In today post, we’ll be going over certain shoulder bursitis exercises that anyone can do in their own home. When doing exercises to rehab any injury, it’s important to talk to your doctor or physical therapist before hand.
Choose a light weight or use a resistance band during the following exercises. If at any point you feel pain don’t try to work through it as this will only set you back. Stop what your doing and apply one the many treatment options talked about below.
Before I lay out the exercises lets take a look at what cause bursitis. According to John Miller from http://physioworks.com.au/.
Bursitis around the shoulder can be caused by a repeated minor trauma such as overuse of the shoulder joint and muscles or a single more significant trauma such as a fall.
In overuse type injuries, bursitis is often associated with impingement and tendonitis(inflammation) of the rotator cuff tendons.
Specifically, the subacromial bursa lies between the coracoacromial ligament and the supraspinatus muscle and helps to reduce friction in this small space under the acromion.
When your arm is at your side the bursa protrudes laterally and is not normally impinged unless it is grossly inflamed.
When you elevate your arm further out to the side the bursa rolls beneath the bone increasing the impingement.
When you continue elevate your arm above shoulder height, the bursa rolls clears the impingement zone and your pain eases. However, further impingement may return at the extreme of range when your arm is adjacent to your ear. Read full article here…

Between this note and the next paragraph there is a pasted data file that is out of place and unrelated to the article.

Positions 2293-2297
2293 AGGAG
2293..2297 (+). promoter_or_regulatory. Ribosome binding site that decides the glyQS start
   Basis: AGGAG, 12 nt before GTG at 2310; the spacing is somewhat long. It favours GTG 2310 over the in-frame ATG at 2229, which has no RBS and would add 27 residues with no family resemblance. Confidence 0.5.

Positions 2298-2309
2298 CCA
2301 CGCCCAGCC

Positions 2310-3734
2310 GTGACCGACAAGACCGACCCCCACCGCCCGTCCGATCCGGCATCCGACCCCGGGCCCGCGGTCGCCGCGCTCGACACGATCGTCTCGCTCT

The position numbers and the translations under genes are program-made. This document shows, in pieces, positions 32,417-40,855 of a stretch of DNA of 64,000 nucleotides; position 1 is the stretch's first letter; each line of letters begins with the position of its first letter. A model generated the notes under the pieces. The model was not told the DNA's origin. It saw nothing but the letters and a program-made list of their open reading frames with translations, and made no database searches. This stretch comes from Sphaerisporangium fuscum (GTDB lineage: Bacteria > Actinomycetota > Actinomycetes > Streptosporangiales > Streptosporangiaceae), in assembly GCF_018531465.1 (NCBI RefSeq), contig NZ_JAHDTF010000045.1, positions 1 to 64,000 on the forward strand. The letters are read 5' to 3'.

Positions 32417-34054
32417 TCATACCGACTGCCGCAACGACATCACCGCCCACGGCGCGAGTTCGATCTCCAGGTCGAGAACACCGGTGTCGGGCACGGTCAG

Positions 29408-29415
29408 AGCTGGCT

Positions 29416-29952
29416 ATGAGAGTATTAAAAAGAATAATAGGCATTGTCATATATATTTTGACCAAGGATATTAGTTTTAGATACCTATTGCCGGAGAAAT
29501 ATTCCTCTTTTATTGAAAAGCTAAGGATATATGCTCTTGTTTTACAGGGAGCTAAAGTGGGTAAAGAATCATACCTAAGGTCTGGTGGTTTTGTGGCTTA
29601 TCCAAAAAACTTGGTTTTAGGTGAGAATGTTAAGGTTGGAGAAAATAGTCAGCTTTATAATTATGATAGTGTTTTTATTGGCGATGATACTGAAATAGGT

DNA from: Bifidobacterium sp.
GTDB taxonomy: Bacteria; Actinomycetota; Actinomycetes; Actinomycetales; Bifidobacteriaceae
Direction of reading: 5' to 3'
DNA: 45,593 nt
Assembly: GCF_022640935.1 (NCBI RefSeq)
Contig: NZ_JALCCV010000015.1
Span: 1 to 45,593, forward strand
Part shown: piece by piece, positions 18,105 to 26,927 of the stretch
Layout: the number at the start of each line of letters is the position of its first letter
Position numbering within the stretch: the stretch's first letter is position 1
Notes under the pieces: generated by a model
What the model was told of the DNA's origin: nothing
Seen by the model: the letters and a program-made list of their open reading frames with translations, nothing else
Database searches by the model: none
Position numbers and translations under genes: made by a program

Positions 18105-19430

Now that we got that out of the way lets look at some examples for treatment of bursitis. Jacki Nilssen from http://www.getridofthings.com/ lists treatment options you should check out.
Treatment for Bursitis
Live healthy and move well to prevent bursitis.
Staying fit and maintaining a healthy body weight will make life much easier on your joints.
Extra weight means more wear and tear every day. Besides that, ergonomics are huge in avoiding injuries in athletics and in daily life.
Warm up before exercising, lift objects properly or use a cart for heavy things, and don’t sit or kneel on hard surfaces for long periods of time. Get up and move every so often if you work a desk job.
Simple changes can make things easier on your bursae, and make your health a bit better too.
Discover the cause of your bursitis.
Knowing the cause of your boo-boo makes it easier to modify your behavior, which reduces the stress on the bursa involved.
Not only will you then heal faster, but you’ll minimize the odds of the bursitis coming back. For most people, this will be the easy part.
If you have a physical job or play a particular sport frequently, you probably have a good guess about where your problem is coming from already.Modify your behavior to lessen symptoms.
First things first: stop doing whatever it is that’s painful. Duh. If you can’t stop for work reasons, ask your employer if you can modify your work activities. They might require a doctor’s note.
If you’re training for a triathlon or something, I know you don’t want to stop exercising, but you have to at least lessen the intensity of your workouts and/or change to a different activity.
If you push through the pain til race day, you can end up with a more serious injury and you probably won’t perform well, anyway.
Try a few things at home to start feeling better.
OTC anti-inflammatories like Advil or Aleve—or the off-brands—kill your pain and also reduce swelling, which is important for soft tissue injuries.
Alright, it time for the actually listing out the exercises. The following article by the people at http://myhealth.alberta.ca will outline a solid routine anyone can follow, try to stick with the outlined sets and reps. If at any time you feel pain, STOP and rest.
Lastly, here’s a video by Dr. Mandell showcasing two medically proven exercises you should try to help combat bursitis in the shoulder.
You might also like:
Appeared first on http://sprainedshoulder.org